Early on in Black on Both Sides: A Racial History of Trans Identity, C. Riley Snorton tells readers, “Black on Both Sides is not a history per se, so much as it is a set of political propositions, theories of history and writerly experiments.” (6) I found Snorton's intentional disruption of our assumptions about what constitutes “a history”—a disruption that continues throughout the text—an apt analogy for the book's theoretical interventions. Trans bodies are most vulnerable to violence when they disrupt our (cis) demands that gender presentation and physical sex provide a mutually constitutive mirror for each other. Snorton's pathbreaking book, though, cares little for our comfort and asks us to sit within the paradox produced by any attempt to conceptually and discretely apprehend histories of blackness/transness, categories which, he asserts and documents, represent conditions of possibility rather than static...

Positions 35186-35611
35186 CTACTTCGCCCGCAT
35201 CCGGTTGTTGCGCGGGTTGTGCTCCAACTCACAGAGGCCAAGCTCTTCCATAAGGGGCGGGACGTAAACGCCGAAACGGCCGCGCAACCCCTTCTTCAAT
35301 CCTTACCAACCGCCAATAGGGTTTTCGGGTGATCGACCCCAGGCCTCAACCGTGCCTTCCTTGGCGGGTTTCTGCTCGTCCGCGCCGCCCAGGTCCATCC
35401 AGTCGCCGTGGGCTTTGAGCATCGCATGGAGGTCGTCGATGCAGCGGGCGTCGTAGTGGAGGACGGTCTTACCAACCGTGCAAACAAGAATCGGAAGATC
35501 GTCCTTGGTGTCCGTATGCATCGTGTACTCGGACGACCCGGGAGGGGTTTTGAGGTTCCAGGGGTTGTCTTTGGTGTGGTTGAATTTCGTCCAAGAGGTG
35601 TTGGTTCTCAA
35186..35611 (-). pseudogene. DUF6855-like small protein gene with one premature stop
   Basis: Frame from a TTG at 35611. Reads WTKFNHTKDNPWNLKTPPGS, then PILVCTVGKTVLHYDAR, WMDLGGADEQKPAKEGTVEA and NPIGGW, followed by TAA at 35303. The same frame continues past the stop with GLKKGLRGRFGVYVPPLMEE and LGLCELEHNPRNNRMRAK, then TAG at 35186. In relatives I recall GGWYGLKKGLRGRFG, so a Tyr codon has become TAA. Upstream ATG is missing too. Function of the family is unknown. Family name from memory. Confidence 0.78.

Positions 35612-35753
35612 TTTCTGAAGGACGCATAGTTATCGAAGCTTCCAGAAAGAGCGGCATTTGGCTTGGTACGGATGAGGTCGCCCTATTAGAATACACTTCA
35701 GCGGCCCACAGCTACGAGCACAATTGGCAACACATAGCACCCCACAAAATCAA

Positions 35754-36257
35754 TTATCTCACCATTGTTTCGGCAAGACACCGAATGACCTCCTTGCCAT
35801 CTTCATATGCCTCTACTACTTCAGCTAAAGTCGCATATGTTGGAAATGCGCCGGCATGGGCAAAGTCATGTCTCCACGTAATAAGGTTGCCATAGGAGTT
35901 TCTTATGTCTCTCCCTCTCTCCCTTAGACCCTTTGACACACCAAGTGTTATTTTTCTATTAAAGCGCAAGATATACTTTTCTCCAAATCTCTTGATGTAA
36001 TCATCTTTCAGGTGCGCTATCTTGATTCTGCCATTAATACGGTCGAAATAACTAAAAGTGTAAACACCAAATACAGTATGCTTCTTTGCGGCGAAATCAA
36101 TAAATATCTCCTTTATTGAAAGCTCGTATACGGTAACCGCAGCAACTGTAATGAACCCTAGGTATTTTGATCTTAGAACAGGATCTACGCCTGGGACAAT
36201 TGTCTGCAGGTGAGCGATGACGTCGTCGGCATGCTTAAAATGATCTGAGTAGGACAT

Transcending Disciplinary Boundaries
Kwame Holmes is assistant professor of ethnic studies at the University of Colorado Boulder. He is a historian of race, sexuality, and capitalism in the modern city, and his work has appeared in Radical History Review, No Tea No Shade: New Writings in Black Queer Studies, and The Routledge History of Queer America.
Kwame Holmes; Transcending Disciplinary Boundaries. TSQ 1 May 2019; 6 (2): 274–277. doi: https://doi.org/10.1215/23289252-7348594
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